Gov’t, Partners Lead Effort to Make Menstruation A Normal Fact of Life by 2030

Girls discussing menstrual issues

Over the past decade, evidence has accrued worldwide about the many barriers girls face to safe, hygienic and dignified menstruation.

Challenges include inadequate health education on menstruation and puberty; lack of social support from teachers and peers to manage menstruation in school, and from families; and insufficient access to water, sanitation, hygiene materials, and disposal facilities.

To address the needs of girls in a holistic manner, the Government of Rwanda and partners including Swiss Development Corporation and Imbuto Foundation have taken positive strides towards ending menstrual health challenges.

These include the establishment of Girls Rooms at the school level; and the waiving of Tax on menstrual health products, establishing Safeguard Young People Programme which allows the youth to join forces on Menstrual Health education, alongside Adolescent and Sexual and Reproductive Health and Rights policy and strategies in place.

Rwandan youths who are behind the implementation of the programmes say that the government and stakeholders need to further mainstream menstrual health services, education and access to information so as to improve the Menstrual Health and Hygiene Management (MHM).

The call was made this Monday May 23, 2022 during the launch of a two day MHM workshop, which also comes ahead of the 2022 Menstrual Hygiene Day due on May 28 under the theme: “Making menstruation a normal fact of life by 2030″.

In order to move towards making menstrual health a normal fact, some female youths say that the existing efforts (especially policies) have not been able to benefit many young girls and women for many reasons including the issues of prices of menstrual pad, lack of access to sanitary pads.

“It is easy to find free or cheap condoms in a kiosk in Kigali and anywhere in the country but very hard to find free menstrual pads. We want the pads to be equally free and accessible as condoms,” said Marie Ange Raissa Uwamungu, one of the women youth leaders during the workshop.

Uwamungu said that despite the scrapping of VAT on menstrual pads in 2018, the prices of pads remain high (with prices increased from Rwf800 to Rwf1200 for quality pads) thus a need to scrap all taxes levied on the pads.

“Imagine if a city lady like me has to struggle to spare that amount every month, you can imagine the trauma and side effects on a village girl who has no income,” Uwamungu said adding that this has to be accompanied with a full package of MHM information and support for instance need of underwear.

Among the disabled youths, the challenges are deeper according to Ange Umutoni, a member of Troupe de Personnes handicapées Twuzuzanye (TPT) – an organization that focuses on advocacy for the disabled.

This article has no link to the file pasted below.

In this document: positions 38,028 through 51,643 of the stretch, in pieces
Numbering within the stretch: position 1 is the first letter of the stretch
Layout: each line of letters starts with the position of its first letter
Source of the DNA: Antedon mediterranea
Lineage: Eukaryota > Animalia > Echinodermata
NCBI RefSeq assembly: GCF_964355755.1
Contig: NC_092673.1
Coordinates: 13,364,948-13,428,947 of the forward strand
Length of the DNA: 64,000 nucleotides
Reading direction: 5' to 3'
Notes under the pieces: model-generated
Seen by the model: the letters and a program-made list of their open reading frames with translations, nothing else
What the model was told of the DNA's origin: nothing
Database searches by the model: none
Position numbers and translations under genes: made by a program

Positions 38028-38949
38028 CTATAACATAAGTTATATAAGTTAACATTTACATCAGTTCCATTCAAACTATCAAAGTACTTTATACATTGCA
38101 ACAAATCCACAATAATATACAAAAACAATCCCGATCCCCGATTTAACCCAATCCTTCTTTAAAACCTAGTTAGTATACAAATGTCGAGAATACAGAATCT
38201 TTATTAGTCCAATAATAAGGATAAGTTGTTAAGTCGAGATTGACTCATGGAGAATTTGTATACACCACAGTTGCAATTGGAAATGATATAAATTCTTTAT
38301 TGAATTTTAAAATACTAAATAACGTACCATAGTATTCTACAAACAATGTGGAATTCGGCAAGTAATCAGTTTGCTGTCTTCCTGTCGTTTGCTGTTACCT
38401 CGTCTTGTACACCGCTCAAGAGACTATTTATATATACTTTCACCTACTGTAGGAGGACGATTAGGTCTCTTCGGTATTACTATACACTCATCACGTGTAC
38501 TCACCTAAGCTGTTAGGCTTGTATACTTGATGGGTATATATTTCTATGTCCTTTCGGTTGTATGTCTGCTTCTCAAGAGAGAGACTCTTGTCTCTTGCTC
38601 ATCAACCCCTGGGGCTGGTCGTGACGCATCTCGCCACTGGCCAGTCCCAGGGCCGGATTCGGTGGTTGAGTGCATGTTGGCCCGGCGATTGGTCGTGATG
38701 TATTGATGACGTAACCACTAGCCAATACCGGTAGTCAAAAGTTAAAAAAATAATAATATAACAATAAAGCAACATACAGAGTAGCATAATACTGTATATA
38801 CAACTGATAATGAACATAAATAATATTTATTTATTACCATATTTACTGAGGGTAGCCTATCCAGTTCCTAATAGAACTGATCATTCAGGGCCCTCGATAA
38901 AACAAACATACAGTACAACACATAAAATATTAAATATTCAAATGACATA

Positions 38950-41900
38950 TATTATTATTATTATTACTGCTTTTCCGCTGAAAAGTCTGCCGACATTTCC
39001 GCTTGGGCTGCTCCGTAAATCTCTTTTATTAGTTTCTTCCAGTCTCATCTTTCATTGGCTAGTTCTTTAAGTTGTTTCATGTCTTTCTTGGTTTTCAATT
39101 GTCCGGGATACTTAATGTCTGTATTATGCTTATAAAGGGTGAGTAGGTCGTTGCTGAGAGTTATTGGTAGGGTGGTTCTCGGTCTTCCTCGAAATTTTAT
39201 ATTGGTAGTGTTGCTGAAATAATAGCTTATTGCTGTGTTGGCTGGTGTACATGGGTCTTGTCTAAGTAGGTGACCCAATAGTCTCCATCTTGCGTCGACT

Umutoni says that the fact that most disabled children are not sent to school, not exposed to information due to their disability, many are prone to victimization and living with stigma because most disabled cannot communicate, or understand what is going on in their lives.

“We want ownership to be trickled down to all levels. What we see is that menstrual policies and strategies have not been owned at family, school, or community level but seen as a government or development partner’s issue,” Umutoni said.

A Rapid assessment on the status of Menstrual Health Management in Rwanda conducted Liliane Umwiza, a project associate at Swiss Tropical and Public Health Institute (Swiss TPH) indicated that a pack of single-use sanitary pads costs between Rfw700 (71 US cents) and Rwf1000 ($1), roughly a day’s wage for many women, putting it out of reach for many.

It also indicated that in refugee’s camp, parents prioritize food over such MHM needs and this often leads to girls feeling neglected and pushes some to resort to sex in exchange for commodities.

The research shows that cheap reusable sanitary pads manufacturers have suspended activities due to lack of official regulations on standards.

Umwiza said that research was not extensive but it gives the country an opportunity to do quantitative or qualitative research to address the underlying aspects, especially persistent issues of high prices of sanitary pads, menstruation being considered a taboo, and non involvement of men in supporting women in their periods.

UNFPA Representative, Kwabena Asante-Ntiamoah who opened the workshop said that the outcomes will amplify the voices of women and girls on the challenges they face related to menstruation and raise awareness in order to change negative social norms around Menstrual Health, and engages decision-makers to increase the political priority and catalyze action for Menstrual Health at all levels.

The workshop is also expected to come up with a draft policy brief on Menstrual Health and Universal HealthCare and an advocacy action plan to be tabled to the government.




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